October 22, 2007

How To Show Map-Class

One of my Friday morning rituals is to read through the GroupStudy archive for the week before.  I generally just skim the subjects and open the threads that look interesting.  Since I was doing a bunch of Frame Relay QoS labs this week, the following posting was very timely:

Hi,

How can I see a map-class configured on my router?  There is no command such as “show map-class”.

Thanks,
Navid

Try “show run map-class:

Rack1R1#sh run map-class
Building configuration…

Current configuration:
!
map-class frame-relay test
 frame-relay cir 56000
end

For FRTS using map class use show “frame-relay pvc xxx (dlci)” to see the FRTS info.  Also try “show traffic-shape”

Hope it helps.

-BQ

I ended up using this command a lot over the weekend.  You can use “show run map-class” to see all of the map-classes configured on a box, or use “show run map-class [type]” or “show run map-class [type] [name]” to filter your results:

To see all configured map-classes:
r1#sh run map-class
Building configuration…

Current configuration:
!
map-class frame-relay MAPCLASS1
 frame-relay tc 10
 frame-relay cir 56000
 frame-relay bc 560
 frame-relay be 80
!
map-class frame-relay MAPCLASS2
 frame-relay cir 512000
 frame-relay bc 51200
 frame-relay mincir 500000
 frame-relay ip rtp priority 16384 16383 256
!
map-class dialer MAPCLASS3
 dialer fast-idle 10
 dialer isdn speed 56 spc
end

To see all map-classes of a type (frame, atm, dialer):
r1#sh run map-class dialer
Building configuration…

Current configuration:
!
map-class dialer MAPCLASS3
 dialer fast-idle 10
 dialer isdn speed 56 spc
end
To see a specific map-class:
r1#sh run map-class frame MAPCLASS2
Building configuration…

Current configuration:
!
map-class frame-relay MAPCLASS2
 frame-relay cir 512000
 frame-relay bc 51200
 frame-relay mincir 500000
 frame-relay ip rtp priority 16384 16383 256
end

October 14, 2007

My Router Is A Smart-Ass

I was doing some QoS labs today and was messing with the values in the “traffic-shape rate” command to see how they affected each other when my router told me something I’ve heard millions of times before (but usually from animate objects):

r1(config-if)#traffic-shape rate 10000 800
less than 1000 bits in an interval doesn’t make sense

Internetwork Expert: Free Catalyst QoS vSeminar Now Posted

Internetwork Expert already has this Wednesday’s free Catalyst QoS vSeminar posted on their site as a class-on-demand.  You can view it here.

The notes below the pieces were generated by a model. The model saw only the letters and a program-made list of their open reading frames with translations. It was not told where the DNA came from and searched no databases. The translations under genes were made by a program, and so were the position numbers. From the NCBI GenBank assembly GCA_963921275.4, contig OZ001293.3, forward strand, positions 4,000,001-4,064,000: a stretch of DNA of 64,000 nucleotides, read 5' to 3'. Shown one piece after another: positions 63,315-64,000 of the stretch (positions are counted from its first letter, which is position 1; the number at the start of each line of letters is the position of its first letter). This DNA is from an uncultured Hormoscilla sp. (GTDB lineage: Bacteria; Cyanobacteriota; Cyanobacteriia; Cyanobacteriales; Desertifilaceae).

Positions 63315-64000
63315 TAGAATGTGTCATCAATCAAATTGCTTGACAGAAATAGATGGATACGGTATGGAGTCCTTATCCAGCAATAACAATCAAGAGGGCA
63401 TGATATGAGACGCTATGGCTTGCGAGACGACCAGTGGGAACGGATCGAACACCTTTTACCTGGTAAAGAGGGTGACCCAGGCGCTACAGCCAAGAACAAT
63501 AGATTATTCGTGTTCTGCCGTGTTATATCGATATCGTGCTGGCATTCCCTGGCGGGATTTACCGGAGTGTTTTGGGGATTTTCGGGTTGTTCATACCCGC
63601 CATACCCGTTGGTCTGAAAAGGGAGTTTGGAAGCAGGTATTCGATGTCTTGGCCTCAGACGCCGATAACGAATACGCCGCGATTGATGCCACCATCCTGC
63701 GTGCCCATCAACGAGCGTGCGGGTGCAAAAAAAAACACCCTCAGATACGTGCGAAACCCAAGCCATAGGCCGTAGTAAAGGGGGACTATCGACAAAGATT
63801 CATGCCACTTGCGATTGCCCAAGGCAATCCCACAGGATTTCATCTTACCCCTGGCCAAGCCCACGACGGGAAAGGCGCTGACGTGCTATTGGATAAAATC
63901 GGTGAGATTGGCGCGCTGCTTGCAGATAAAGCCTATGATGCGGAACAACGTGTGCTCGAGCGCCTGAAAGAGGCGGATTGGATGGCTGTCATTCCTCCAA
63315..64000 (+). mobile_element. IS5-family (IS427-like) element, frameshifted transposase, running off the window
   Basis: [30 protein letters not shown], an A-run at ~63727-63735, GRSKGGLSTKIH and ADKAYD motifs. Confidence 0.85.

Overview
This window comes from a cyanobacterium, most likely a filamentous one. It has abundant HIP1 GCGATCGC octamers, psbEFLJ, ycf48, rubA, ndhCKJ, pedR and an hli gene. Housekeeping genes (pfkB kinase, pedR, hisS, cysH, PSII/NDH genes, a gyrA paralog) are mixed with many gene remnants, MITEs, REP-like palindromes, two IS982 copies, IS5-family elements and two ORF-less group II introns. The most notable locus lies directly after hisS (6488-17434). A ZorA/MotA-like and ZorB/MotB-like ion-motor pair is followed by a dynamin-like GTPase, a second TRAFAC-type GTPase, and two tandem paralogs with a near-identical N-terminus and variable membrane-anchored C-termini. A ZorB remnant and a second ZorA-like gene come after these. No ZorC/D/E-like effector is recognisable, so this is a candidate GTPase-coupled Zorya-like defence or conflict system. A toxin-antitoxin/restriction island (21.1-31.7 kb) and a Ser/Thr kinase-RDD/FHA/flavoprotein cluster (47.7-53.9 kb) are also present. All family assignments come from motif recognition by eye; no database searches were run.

Here is a brief description:

This seminar explores the principles and practice of implementing layer 2 and layer 3 Quality of Service on Cisco Catalyst IOS, and will last about an hour. Using a structured logical approach we will show you how to plan, implement, verify, and troubleshoot an end-to-end QoS design in Ethernet based LANs and Metro-Ethernet based WANs. This seminar also includes hands-on examples using the Catalyst 3550 and 3560 platforms as we will walk you step-by-step through advanced QoS scenarios live on the command line interface.

I tuned in on Wednesday for this class.  The class had a rocky start.  There were over 500 students connected and the initial voice quality was choppy.  Many jokes were made about Internetwork Expert suffering QoS problems.  🙂  The class restarted an hour later and was very good.  I had to take off halfway through, so it’s a good thing that it is now posted so I can catch the rest of it.  It’s also nice to have a class-on-demand version as I can pause and rewind the class so that I can lab along with it and review concepts.

October 10, 2007

Internetwork Expert: Free Catalyst QoS vSeminar Tonight

Just a quick reminder: Internetwork Expert will be presenting another free vSeminar tonight:

This message is just a friendly reminder that Brian Dennis and I (Brian McGahan) will be running a free CCIE Catalyst QoS seminar today starting at 3pm Pacific time via our online classroom.

This seminar explores the principles and practice of implementing layer 2 and layer 3 Quality of Service on Cisco Catalyst IOS, and will last about an hour. Using a structured logical approach we will show you how to plan, implement, verify, and troubleshoot an end-to-end QoS design in Ethernet based LANs and Metro-Ethernet based WANs. This seminar also includes hands-on examples using the Catalyst 3550 and 3560 platforms as we will walk you step-by-step through advanced QoS scenarios live on the command line interface.

If are interested in attending use the following URL anytime after 2pm Pacific time today:  http://classroom.internetworkexpert.com/p95576427

Prior to this we recommend running a connectivity test to the server to ensure that you have the correct version of Flash installed.  This test can be performed from the following URL:
http://classroom.internetworkxpert.com/common/help/en/support/meeting_test.htm

For those of you unable to attend this seminar will be available in recorded Class-on-Demand format on our website in the near future.

We hope to see you there!

Thanks,

Brian McGahan, CCIE #8593 (R&S/SP/Security)
bmcgahan_at_internetworkexpert_dot_com

Internetwork Expert, Inc.
http://www.InternetworkExpert .com